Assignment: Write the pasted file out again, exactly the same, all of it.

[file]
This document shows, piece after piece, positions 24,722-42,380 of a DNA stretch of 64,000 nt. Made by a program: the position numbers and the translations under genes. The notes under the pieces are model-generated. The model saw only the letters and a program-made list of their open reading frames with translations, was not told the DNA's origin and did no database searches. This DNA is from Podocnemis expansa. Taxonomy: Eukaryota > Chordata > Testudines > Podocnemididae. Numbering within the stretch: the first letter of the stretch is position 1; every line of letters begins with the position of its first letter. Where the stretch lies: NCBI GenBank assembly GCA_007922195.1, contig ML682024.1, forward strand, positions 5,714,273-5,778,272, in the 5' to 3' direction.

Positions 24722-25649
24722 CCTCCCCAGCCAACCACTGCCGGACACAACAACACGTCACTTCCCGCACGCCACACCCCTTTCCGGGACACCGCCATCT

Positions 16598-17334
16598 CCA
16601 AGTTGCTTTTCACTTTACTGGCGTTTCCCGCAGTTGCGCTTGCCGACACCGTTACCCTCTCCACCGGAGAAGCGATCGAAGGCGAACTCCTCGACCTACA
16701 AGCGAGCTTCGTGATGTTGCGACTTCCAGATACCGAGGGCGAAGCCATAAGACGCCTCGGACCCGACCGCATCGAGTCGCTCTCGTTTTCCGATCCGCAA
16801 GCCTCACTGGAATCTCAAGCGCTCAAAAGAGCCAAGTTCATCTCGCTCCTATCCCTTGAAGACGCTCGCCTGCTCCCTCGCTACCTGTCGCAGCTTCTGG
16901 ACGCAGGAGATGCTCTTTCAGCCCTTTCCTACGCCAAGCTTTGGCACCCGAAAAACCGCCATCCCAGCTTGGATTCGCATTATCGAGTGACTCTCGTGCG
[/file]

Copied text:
This document shows, piece after piece, positions 24,722-42,380 of a DNA stretch of 64,000 nt. Made by a program: the position numbers and the translations under genes. The notes under the pieces are model-generated. The model saw only the letters and a program-made list of their open reading frames with translations, was not told the DNA's origin and did no database searches. This DNA is from Podocnemis expansa. Taxonomy: Eukaryota > Chordata > Testudines > Podocnemididae. Numbering within the stretch: the first letter of the stretch is position 1; every line of letters begins with the position of its first letter. Where the stretch lies: NCBI GenBank assembly GCA_007922195.1, contig ML682024.1, forward strand, positions 5,714,273-5,778,272, in the 5' to 3' direction.

Positions 24722-25649
24722 CCTCCCCAGCCAACCACTGCCGGACACAACAACACGTCACTTCCCGCACGCCACACCCCTTTCCGGGACACCGCCATCT

Positions 16598-17334
16598 CCA
16601 AGTTGCTTTTCACTTTACTGGCGTTTCCCGCAGTTGCGCTTGCCGACACCGTTACCCTCTCCACCGGAGAAGCGATCGAAGGCGAACTCCTCGACCTACA
16701 AGCGAGCTTCGTGATGTTGCGACTTCCAGATACCGAGGGCGAAGCCATAAGACGCCTCGGACCCGACCGCATCGAGTCGCTCTCGTTTTCCGATCCGCAA
16801 GCCTCACTGGAATCTCAAGCGCTCAAAAGAGCCAAGTTCATCTCGCTCCTATCCCTTGAAGACGCTCGCCTGCTCCCTCGCTACCTGTCGCAGCTTCTGG
16901 ACGCAGGAGATGCTCTTTCAGCCCTTTCCTACGCCAAGCTTTGGCACCCGAAAAACCGCCATCCCAGCTTGGATTCGCATTATCGAGTGACTCTCGTGCG